Then never use the installed program again (except to browse the contents of images, if the program can do that).
    Use the bootable CD for all your image creating, and restoring, (That is ROB’s LAW, which some people break.)
    Restoring means using your bootable CD to restore an image into a new drive.
    I generally never do a clone these days. I just restore an image instead.
    Mind you I am too poor to have tried a SSD, so I am not sure if one can do an image restore, instead of a direct clone.
    You should purchase an external dock ($25) into which you should shove a 3.5 inch Seagate drive. You store your images into that dock, and you do restores from that dock.

  • Check

    I have a notebook with a hard drive.
    I want to replace the hard drive with an SSD.

    1) Install this Paragon program on the current hard drive.
    2) Copy to an external hard disk.
    3) Replace hard drive with an SSD.

    BUT… How do I get the info from the external hard disk onto the SSD?

  • Stan Levin

    What is meant by Data? I know where all the data from Office Programs are located but not all the data from Outlook or FlashPaste or RoboForm and others. Does the Compact version find all the data associated with all programs and move them to the new computer?

    What is its value if it just moves Office Data?

  • sgrams

    >@Ashraf: Well with the special price right now I think I will give it a try. I already use Casper for backing up but I don’t believe its backup can be placed into a new hardware configuration. Thank You for the reply.

  • AFPhys

    Thanks for this review, especially mentioning the differences between versions.

    I still have two machines with W98(SP3 – fast,USB capable) on them, though I don’t use them much. I am wondering about why W98 can not be moved with this. Is there someone reading this who knows? My suspicion is that there is some section of W98 that gets placed at a specific location of the Hard Drive which is specified and maybe even modified by the W98 installation program.

    No real huhu to me… I have install disks for W95, W98, W2K and they don’t take long to use. Hmmmm…. just realized that I probably ought to make a new copy of those CDs…

    Still, I would like to know why this program can’t be used to migrate a W98 system.

  • Larry

    Currently is free for today only at http://www.giveawayoftheday.com

  • Sherwood Tucker

    I purchased it awhile back and it supposedly will do this…
    Support is via the forum… and the replies by both company people and users was quick and helpful.
    In my experience, the interface is/was a bit confusing due to not being exactly clear on the terms IE “clone”, “image”, “ISO” etc and what exactly was the difference and which could be used for what exactly…
    It does make a WIN PE disk and/or Linux rescue disc(s)…
    I have never had the “opportunity” to use it to restore as yet. I purchased it AFTER having a virus/worm/trojan wipe me out twice in spite of having anti this and anti that LOL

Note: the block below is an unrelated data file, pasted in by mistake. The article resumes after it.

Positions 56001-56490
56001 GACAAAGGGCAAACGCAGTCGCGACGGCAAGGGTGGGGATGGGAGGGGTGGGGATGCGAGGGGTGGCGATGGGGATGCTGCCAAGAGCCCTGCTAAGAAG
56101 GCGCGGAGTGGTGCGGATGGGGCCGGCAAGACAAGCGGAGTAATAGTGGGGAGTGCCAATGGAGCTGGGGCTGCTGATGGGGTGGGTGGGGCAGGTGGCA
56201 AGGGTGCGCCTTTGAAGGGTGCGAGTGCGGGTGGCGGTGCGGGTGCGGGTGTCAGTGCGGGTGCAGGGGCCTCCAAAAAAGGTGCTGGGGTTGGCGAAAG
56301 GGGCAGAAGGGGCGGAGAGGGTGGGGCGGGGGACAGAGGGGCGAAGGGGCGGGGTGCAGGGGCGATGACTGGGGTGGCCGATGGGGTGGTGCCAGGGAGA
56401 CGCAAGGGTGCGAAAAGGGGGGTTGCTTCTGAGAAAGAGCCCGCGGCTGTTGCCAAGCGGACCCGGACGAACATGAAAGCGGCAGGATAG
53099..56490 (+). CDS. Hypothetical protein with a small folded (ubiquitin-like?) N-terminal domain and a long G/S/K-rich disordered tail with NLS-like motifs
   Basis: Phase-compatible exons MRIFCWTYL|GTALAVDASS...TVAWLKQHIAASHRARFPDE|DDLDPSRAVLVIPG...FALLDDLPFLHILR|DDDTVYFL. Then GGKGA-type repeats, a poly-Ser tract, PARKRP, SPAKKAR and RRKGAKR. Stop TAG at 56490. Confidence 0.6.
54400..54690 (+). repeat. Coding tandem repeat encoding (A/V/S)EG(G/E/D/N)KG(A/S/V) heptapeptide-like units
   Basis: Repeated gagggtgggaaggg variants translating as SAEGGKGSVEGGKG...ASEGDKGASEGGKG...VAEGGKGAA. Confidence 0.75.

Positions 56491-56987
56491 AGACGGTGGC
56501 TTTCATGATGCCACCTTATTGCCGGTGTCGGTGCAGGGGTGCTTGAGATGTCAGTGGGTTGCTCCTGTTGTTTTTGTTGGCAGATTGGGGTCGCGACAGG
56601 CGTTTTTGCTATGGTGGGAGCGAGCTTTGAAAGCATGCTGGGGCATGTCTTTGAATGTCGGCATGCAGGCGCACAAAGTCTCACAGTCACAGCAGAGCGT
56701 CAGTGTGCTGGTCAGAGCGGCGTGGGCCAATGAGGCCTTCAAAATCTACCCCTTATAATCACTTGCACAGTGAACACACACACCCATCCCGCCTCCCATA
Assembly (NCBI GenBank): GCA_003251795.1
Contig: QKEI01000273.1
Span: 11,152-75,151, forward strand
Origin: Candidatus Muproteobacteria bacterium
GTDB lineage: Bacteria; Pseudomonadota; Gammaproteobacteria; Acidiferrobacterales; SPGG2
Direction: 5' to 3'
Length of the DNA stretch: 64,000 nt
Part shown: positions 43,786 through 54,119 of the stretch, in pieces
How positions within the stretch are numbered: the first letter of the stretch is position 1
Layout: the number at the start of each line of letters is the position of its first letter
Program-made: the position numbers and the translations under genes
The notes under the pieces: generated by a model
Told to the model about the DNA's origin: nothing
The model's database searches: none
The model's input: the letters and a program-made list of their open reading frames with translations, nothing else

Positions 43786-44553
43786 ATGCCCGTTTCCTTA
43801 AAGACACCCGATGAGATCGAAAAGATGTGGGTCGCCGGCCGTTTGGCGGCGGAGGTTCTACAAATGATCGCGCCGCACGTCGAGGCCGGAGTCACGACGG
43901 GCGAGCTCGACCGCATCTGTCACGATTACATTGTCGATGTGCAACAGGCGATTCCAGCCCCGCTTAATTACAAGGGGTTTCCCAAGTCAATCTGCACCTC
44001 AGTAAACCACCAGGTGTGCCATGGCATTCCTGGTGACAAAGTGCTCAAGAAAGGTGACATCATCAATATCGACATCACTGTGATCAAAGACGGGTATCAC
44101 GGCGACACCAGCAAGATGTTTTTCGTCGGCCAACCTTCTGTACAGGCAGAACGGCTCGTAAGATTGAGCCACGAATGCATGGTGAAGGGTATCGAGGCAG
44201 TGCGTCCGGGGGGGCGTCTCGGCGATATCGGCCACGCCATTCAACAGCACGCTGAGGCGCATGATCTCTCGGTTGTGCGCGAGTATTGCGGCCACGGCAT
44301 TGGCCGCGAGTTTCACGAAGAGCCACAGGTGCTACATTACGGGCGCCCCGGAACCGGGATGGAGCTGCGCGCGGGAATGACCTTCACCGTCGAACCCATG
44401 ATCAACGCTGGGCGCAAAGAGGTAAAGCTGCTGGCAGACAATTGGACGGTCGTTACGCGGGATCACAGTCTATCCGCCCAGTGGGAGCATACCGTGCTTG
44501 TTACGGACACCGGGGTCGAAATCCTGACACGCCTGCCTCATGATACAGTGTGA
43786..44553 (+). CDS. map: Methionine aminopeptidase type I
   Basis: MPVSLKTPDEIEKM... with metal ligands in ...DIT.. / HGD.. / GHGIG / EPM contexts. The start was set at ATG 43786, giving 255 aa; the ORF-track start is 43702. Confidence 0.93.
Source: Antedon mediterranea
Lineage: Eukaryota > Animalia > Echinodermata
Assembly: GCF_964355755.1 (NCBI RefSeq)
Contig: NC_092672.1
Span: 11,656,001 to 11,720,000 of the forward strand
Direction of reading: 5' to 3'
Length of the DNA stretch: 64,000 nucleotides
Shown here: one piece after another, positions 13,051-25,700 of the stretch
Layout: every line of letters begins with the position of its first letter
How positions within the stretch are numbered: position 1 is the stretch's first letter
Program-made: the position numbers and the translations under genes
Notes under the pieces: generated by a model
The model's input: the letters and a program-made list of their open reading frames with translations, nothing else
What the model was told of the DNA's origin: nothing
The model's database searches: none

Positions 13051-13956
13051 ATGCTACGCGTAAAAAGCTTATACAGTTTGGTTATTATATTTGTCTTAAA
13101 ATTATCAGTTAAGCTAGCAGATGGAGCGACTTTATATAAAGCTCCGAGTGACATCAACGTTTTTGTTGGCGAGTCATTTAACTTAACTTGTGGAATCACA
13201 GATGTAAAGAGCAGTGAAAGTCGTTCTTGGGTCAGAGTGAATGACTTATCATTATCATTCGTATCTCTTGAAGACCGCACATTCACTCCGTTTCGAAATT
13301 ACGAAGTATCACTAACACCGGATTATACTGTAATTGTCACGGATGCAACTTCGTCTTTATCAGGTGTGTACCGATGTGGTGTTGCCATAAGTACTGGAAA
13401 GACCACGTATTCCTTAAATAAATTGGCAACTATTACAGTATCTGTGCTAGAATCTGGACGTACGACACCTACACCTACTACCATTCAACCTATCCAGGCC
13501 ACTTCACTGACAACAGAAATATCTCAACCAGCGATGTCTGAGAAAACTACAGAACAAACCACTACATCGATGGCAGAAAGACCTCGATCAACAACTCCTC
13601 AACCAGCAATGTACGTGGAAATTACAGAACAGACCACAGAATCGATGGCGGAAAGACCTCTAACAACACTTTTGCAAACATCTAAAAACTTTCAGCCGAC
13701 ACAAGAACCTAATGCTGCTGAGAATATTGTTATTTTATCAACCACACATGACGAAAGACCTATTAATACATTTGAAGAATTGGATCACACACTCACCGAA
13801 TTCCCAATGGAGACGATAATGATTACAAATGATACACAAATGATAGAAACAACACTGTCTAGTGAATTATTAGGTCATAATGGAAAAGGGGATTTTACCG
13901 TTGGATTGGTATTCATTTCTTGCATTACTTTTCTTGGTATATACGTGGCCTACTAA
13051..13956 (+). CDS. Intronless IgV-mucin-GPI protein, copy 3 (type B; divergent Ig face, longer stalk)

I was told tat if this happened again, all I had to do was run the program and restore the backup (stored on an external drive) and all would be as it was…
    I was also told all I had to do was run the rescue disk and then do the restore…
    Of course never having had to do this, it leaves one with a feeling of does this really work/am I safe LOLOL

  • Ashraf

    @Sherwood Tucker: I am. In fact, it was my favorite free system level/image backup tool when I wrote an article on image backup tools a few years ago. However, I havent looked at it in years.
    Taking a quick peek now, it looks like the ability to restore to dissimilar hardware was added in Macrium Reflect but is not available in the free version.

  • Sherwood Tucker

    Are you familiar with Macrium Reflect? How they compare?

  • Ashraf

    @mukhi: I agree, Paragon soft are usually very big. Thx for feedback!
    @Sherwood Tucker: Yep.
    @sgrams: I’m not exactly sure how you would handle the swap of HDD from one computer to another (my guess is you would have to run the bootable media to fix the OS once HDD is placed in other computer). i think a better way would be to backup the drive, transfer the backup to the drive of the other computer (i.e. no physical drive movement), then restore using Drive Copy’s bootable media. But, yes, that is exactly what this program does.

  • sgrams

    Am I understanding this correctly that using the professional version I can copy everything from my present system onto a new hard drive and place that new hard drive into a totally new updated hardware environment? I must be missing something…that sounds too good to be true.

  • Sherwood Tucker

    You mentioned it will copy OS, and data…
    Does this mean you can copy the OS and all settings AND all installed programs and all of their settings? In others words CLONE the present HD…

  • mukhi

    i have used paragron migrate OS to SSD 2.0 SE with great results (basically, drive copy). one big con about all paragon software is that the installed file is too big always (to download).